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Hospital bed pulley hoist

  1. Oct 5, 2010 #1
    Hi there,

    I'm operating a hospital visitation program at the national hospital in Nairobi, Kenya.

    I'd like to make a pulley hoist for lifting patients out of bed. Any suggestions on a pulley system which would effectively suit that job?

    I'll be using metal pipes for the structure to attach the pulleys to and I'm still a bit unsure of how to make the base stable enough to support the weight of the patient while being lifted. Any suggestions on that would also be helpful.

    I'm also happy with relevant website tutorial suggestions, as I've already done a bit of searching but I'm having trouble finding specific do-it-yourself tutorials. (most of the stuff I found is about lifting bikes or kayaks.)

    I did manage to find a picture a patented hospital bed pulley system which I could use as inspiration for a design, but I'm having trouble understanding how the pulley system works. Every time I try to follow the rope I can't find where it ends! You should be able to view the image of the pulley system on the link below.


    Thanks a bunch.
    Last edited by a moderator: Apr 25, 2017
  2. jcsd
  3. Oct 5, 2010 #2
    It appears the image of the pulley system I mentioned in the post above didn't appear, although the code was there when I edited the post. I'll post it as a link instead.

    http://www.freepatentsonline.com/D285378.pdf" [Broken]

    Oh yeah one other thing, how to attach it to the crank shaft thing!
    Last edited by a moderator: May 5, 2017
  4. Oct 27, 2010 #3
    Did you ever receive any assistance with your pulley system? I am trying to find a step-by-step diagram of how to thread my bike hoist and have gotten absolutely nowhere. I have seen a couple of videos on youtube but they are of much more complicated systems. I have a 2 pulley hoist. Thank you for any assistance.
  5. Oct 28, 2010 #4


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    Hey, Visitapatient;
    For some reason, I missed this post until now.
    As for the balance factor, I'd just run the bottom legs out far enough that the weight of the patient will centre the load. Being a totally lazy bastard by nature, I would equip the hoist with grippers that can simply clamp onto the edges of the patient's bottom sheet and use it as a sling to lift him/her.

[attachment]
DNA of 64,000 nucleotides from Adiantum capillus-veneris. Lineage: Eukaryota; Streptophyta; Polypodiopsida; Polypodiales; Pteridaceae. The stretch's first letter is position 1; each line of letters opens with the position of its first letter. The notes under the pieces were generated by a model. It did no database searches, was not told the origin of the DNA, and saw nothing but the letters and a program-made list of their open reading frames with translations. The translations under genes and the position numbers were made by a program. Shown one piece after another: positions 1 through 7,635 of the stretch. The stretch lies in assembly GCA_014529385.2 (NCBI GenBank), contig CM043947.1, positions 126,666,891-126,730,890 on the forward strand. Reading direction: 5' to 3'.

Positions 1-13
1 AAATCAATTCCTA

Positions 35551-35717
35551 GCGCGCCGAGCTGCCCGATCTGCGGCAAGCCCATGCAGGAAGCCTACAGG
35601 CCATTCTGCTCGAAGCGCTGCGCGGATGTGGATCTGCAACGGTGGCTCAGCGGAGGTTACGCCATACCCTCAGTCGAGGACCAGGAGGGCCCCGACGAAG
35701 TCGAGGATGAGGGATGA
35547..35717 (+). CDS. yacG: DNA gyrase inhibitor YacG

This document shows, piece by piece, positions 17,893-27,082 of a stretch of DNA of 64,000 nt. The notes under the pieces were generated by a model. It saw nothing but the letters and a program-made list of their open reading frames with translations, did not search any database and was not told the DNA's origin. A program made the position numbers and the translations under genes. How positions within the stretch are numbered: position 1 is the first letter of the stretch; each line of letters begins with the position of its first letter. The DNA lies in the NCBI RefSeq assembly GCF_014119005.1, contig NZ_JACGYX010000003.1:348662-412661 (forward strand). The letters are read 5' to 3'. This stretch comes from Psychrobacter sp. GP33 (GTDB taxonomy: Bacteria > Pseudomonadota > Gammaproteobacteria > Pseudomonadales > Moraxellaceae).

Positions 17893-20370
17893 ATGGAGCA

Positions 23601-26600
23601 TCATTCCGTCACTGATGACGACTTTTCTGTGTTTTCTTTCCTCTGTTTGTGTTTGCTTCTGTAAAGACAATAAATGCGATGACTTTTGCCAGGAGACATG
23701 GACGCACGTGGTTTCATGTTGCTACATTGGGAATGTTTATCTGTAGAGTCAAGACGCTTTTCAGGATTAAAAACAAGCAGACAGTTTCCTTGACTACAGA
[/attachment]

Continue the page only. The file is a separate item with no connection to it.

A simple hand-winch such as you would find on a boat trailer will be more than adequate to lift the load.
  6. Oct 28, 2010 #5
    Hi sundaylover,

    Well, until Danger posted, no I didn't receive any assistance. I'm still looking for pulleys; they are hard to find here in Nairobi, unless I go to specific places which are a bit out of the way. I just got involved in like, 3 new projects so I'm really swamped with jobs so the pulley system has been put on hold for a while.

    Besides, the guy I wanted to make the pulley hoist for died a week ago and the other remaining patients I have who actually need help getting out of bed are so sick that they weigh less than 50kgs anyway so it's no big deal for me to just pick them up.

    Still, I'd like to finish the project at some point cause it could benefit some patients, I think. There was a woman a few months ago who was over weight, and had surgery on her stomach. The orderlies in charge of transfering her from her surgery bed to the ward bed had trouble picking her up to make the switch and in the process ended up dropping her.

    Several days later, while at her home, her stitching came undone and her intestines burst out. She has since had surgery again and now she is ok, but what a traumatic experience.

    I think a pulley hoist could really help people like that if one was readily available.

    HI Danger,

    Thanks for the advice and for responding, even though this topic is so old! I was thinking of using concrete slabs or bags of rocks to counter balance the base of the hoist and mounting the base on caster wheels so it's easy to move around.

    As for the sling, I'll be working on an adjustable design which can lift patients in a seated position or in a lying down position. That will be a challenge in itself, but if there is no adjustability to the sling then I'll feel like it would be a waste to invest so much effort and expense on something that won't do the job for a variety of needs.

    What I really need help with is the technical aspect of how to attach the pulleys. Pictures of pulleys in action would be helpful, if you know any websites like that. It's ironic, but in my searching on google I could really only find information about bike racks and kayaks, which SundayLover was asking about.